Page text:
Insurance open enrollment is in September.  I figured I could change to the PPO plan and have the surgery in October; give myself some time to process it all.   They are going to remove part or all of my breast.   The breast that fed my baby as we bonded through her infancy will be gone.  This is not an easy thing to process.

August 1, after my weekly lab appointment, Shane and I have lunch at a little Asian bistro near the clinic.  At the end of the meal, I open my fortune cookie and written on the little white rectangle inside is: “Pick another fortune cookie.”

Pick Another Fortune Cookie
Pick Another Fortune Cookie

Rather profound, eh?

I wasn’t ready to understand this message, but I knew it was important, so I tucked it away in my wallet.

Frustration = a form of self pity

August 4th, we met with the oncologist again.  He asks how my appointment with the surgeon went.  I tell him the surgeon does not accept my HMO.  He tells me he had an hour long consult with that surgeon about me.  Then, suggests another surgeon and reiterates I need to see him right away.  I tell him about open enrollment and that I could have the surgery i October.  He says it can’t wait that long.  He is going on vacation and wants me to have the surgery before he gets back.  It’s that urgent, in his mind.

All I can think is, I haven’t even had the follow up PET scan.  We don’t even know what we are removing!

The three of  us walk to the assistant’s desk where the doctor tells her that I need to see the alternate surgeon right away.  She tells him she doesn’t believe the alternate accepts my insurance, either.  The doctor asks to see the list of in-network surgeons.  We scheduled Round 2 of Chemo (Herceptin only, every 3 weeks for one year), plus a follow up appointment with the oncologist, and left expecting to hear back about the surgeon.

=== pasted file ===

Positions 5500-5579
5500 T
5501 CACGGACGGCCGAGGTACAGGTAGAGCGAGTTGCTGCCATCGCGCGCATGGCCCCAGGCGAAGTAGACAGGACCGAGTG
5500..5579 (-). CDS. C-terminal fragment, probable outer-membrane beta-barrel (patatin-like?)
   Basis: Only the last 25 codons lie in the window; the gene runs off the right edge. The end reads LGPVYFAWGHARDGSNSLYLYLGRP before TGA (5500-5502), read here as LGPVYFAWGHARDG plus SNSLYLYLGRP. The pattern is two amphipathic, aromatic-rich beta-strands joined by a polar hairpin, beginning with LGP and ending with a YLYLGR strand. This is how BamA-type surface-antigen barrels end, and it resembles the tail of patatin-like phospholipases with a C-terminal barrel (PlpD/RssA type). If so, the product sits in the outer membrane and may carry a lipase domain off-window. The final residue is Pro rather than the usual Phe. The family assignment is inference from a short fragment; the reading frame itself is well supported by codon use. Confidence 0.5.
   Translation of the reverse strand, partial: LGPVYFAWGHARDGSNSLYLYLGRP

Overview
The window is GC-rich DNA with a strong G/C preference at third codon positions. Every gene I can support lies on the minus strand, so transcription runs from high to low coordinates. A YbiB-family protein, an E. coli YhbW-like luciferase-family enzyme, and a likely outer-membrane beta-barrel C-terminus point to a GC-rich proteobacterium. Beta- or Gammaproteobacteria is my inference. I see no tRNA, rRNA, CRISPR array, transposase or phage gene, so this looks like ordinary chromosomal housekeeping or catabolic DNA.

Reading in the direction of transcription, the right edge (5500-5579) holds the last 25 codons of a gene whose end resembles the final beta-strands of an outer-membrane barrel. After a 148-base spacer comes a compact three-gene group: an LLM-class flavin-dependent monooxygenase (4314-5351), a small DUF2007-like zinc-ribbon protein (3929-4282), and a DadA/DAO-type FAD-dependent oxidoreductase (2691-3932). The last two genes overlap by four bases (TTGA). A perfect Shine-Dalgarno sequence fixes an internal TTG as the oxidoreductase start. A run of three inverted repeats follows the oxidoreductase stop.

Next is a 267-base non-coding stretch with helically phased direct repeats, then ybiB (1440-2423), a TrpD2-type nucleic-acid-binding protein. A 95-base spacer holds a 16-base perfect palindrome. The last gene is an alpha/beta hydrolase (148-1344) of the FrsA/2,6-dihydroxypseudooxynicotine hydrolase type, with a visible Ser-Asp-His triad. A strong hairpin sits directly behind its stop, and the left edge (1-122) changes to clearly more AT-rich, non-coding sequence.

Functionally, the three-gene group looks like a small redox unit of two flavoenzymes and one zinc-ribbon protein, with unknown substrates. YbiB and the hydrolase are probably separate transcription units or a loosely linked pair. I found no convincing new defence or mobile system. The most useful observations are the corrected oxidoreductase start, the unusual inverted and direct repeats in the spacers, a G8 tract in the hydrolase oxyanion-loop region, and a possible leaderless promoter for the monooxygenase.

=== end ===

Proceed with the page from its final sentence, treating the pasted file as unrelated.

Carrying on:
The following day, yesterday in fact, I called the office to ask about the surgeon.   The doctor has already left on his 2 week vacation and his assistant was not in the office.

My frustration reached a pinnacle.   I vented to my Bye, Bye Bertha team in our private Facebook chat in a very incoherent, rambling tirade.

Then, Cynthia Powell, an amazing and inspirational work-at-home-mom, posted “frustration = form of self pity” to her Facebook wall.  It was exactly what I needed to read to spur me into action.

Frustration = a form of self-pity
Frustration = a form of self-pity

I called the seven surgeons on my HMO provider list and asked, “Does the surgeon do mastectomies and lumpectomies?”

My heart sunk with each no.  I heard no six times.  On call number seven the answer was yes!  Of course, this particular surgeon is in the Houston medical center about an hour and a half drive from home.  Not convenient, but he accepts my insurance!

I called my oncologists’ assistant and left a voice-mail message with the surgeon’s information and asking for confirmation that the oncologist approves.  I will wait to hear back before scheduling an appointment.

What about the fortune cookie?

We each must make our fortune.  If we don’t like our fortune, we are allowed to pick another.

I don’t like the idea of surgery.  I don’t like this feeling of being rushed into something that I don’t want.

Now, I am not so rushed.  I can walk this path slowly, with clarity, and know that at the end of the journey Bertha will be gone forever, leaving me to live a long, happ, productive life with my beautiful daughter and incredibly supportive spouse.

All is well.